# Six Numbered Cubes

## Problem

**The aim of this challenge is to find the total of all the visible numbers on the cubes.**

We are using six cubes. Each cube has six faces of the same number.

The shape we make has to be only one cube thick. The shape on the left is built correctly, but the shape on the right would not be allowed as it is two bricks thick in places.

The total of the shape on the left is 70. Can you see why?

**CHALLENGE 1**

Start by making a staircase shape. An example is shown below:

a) What is the highest total you can make by using this staircase shape?

b) What is the lowest total you can make by using this staircase shape?

c) How did you calculate the totals for a) and b) above? Why did you choose the method(s) that you did?

d) Have a go at making a total of 75 using a staircase shape.

**CHALLENGE 2**

**any shape**of single cube thickness, what is the

**lowest total**you can make?

How can you be sure this is the lowest total whatever the shape?

Can the lowest total be found in more than one way? Justify your answer.

**CHALLENGE 3**

**any shape**of single cube thickness, what is the

**highest total**you can make?

How can you be sure this is the highest total whatever the shape?

Can the highest total be found in more than one way? Justify your answer.

**CHALLENGE 4**

If the cubes are arranged in a single vertical tower (like this)

then no matter what order the cubes are in, the total cannot be 80.

*This problem featured in a round of the Young Mathematicians' Award 2014.*

## Student Solutions

We had two lengthy files of explanation which are well worth looking at from Tom and Andrew who attend the British School of Paris. See them here: Andrew.doc or Andrew.pdf and Tom.doc or Tom.pdf.

Mali, who goes to St. Philip's School in Cambridge England, said:

The highest total is 83. The largest numbers 4, 5 and 6 must go on the very top to make the total as large as possible.

The lowest total is 64. Now, the largest numbers must go at the very bottom to have fewer faces visible.

To get 75 the ladder should be made of 4 on the top, 1 underneath, 2 at the bottom. Next column, the 3 at the top, the 5 at the bottom. Finally 6 on its own.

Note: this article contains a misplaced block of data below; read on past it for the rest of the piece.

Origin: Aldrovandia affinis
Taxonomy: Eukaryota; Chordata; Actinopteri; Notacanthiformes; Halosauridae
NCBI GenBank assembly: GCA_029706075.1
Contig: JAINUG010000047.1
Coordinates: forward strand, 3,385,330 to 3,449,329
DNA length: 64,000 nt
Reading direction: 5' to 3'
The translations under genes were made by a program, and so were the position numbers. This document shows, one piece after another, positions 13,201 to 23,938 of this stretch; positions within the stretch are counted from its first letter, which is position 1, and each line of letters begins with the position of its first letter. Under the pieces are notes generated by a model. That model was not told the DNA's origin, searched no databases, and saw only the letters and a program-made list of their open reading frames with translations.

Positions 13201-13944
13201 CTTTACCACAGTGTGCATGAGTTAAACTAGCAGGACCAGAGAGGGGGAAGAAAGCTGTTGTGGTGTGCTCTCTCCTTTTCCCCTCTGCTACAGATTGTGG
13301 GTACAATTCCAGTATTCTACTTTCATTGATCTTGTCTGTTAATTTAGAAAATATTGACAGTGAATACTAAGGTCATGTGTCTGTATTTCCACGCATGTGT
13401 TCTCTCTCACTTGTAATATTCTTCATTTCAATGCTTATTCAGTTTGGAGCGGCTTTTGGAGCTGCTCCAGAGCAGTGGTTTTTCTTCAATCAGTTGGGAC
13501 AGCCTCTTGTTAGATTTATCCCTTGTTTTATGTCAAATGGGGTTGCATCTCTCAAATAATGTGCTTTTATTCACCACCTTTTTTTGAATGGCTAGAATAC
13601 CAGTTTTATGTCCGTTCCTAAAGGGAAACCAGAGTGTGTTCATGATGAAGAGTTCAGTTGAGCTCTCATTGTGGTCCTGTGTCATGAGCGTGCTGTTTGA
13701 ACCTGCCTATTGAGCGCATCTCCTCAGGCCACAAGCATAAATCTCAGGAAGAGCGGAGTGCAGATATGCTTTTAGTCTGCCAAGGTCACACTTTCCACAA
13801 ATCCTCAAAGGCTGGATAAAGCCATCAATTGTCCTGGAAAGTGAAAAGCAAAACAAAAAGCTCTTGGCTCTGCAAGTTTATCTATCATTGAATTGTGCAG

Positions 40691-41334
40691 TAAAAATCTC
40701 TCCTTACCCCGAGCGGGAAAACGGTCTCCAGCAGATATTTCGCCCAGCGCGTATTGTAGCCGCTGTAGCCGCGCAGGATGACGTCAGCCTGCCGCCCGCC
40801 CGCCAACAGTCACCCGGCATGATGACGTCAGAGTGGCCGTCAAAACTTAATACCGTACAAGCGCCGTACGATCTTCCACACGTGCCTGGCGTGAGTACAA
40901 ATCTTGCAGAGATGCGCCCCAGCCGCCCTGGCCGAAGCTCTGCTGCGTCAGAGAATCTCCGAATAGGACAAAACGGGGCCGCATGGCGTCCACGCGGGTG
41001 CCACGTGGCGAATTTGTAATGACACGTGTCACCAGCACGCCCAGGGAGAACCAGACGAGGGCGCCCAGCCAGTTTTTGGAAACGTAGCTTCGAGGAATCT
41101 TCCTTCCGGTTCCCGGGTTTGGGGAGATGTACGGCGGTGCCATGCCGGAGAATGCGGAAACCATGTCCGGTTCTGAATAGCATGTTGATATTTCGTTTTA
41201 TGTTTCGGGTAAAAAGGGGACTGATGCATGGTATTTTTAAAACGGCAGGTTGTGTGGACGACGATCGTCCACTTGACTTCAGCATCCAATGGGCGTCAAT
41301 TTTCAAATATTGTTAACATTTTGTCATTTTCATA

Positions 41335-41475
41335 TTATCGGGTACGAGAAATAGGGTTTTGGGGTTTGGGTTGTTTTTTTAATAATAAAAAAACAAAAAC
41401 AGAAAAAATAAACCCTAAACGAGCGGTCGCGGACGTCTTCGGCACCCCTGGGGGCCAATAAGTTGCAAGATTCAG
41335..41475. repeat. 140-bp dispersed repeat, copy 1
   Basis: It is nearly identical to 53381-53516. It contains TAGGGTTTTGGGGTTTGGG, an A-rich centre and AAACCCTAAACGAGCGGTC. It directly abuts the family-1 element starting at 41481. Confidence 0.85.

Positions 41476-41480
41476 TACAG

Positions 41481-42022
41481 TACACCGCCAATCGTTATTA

To find this solution, I cut pieces of paper with the number of visible sides on (5, 3, 3, 4, 4, 2), and pieces of paper with the numbers 1, 2, 3, 4, 5, and 6. I created pairs, multiplied them and add the total. I kept changing the pairs around until I found 75.

We had a lot of solutions sent in from Our Lady of Lourdes School: Stanley, Sean and Hedley; Ailbe; Chelsea; Gabriel, Fintan and Charlie; Catsaneman; Mia and Zoe; Mathias and Ethan, Comjen; Nansai; Ohene and Noeleen, Eene and Joe. They made paper cubes with the numbers on and experimented with different parts of the challenge - well done and thank you for your submissions.

Nathan from Cornelius Vermuyden in Essex, England sent in the following:

6 cubes stand vertically in a tower. Each cube has a number written all over it. For example one cube will have the number 1 on each of its six faces, and another will have 2 on every face and so on. So we have six cubes numbered 1 - 6.

These cubes are then stood in a vertical tower in any random order, like so....

A

B

C

D

E

F

Each letter can represent any cube as long as it is there only once. With a tower like this the cubes all have only four of their six faces showing except the top cube, which has five of its six faces showing. This means that we have every cube with four faces and an extra one at the very top of the tower.

So we can see that any six consecutive positive integers (not including 0) when multiplied by 4 (for the number of sides seen) and added together, equal above 80, the lowest being 84 with our current numbers 1-6. If we say A = 1, then adding the final face at the top of the tower will only increase the number made by 1 giving us our lowest possible total of 85. Therefore a total of 80 is impossible.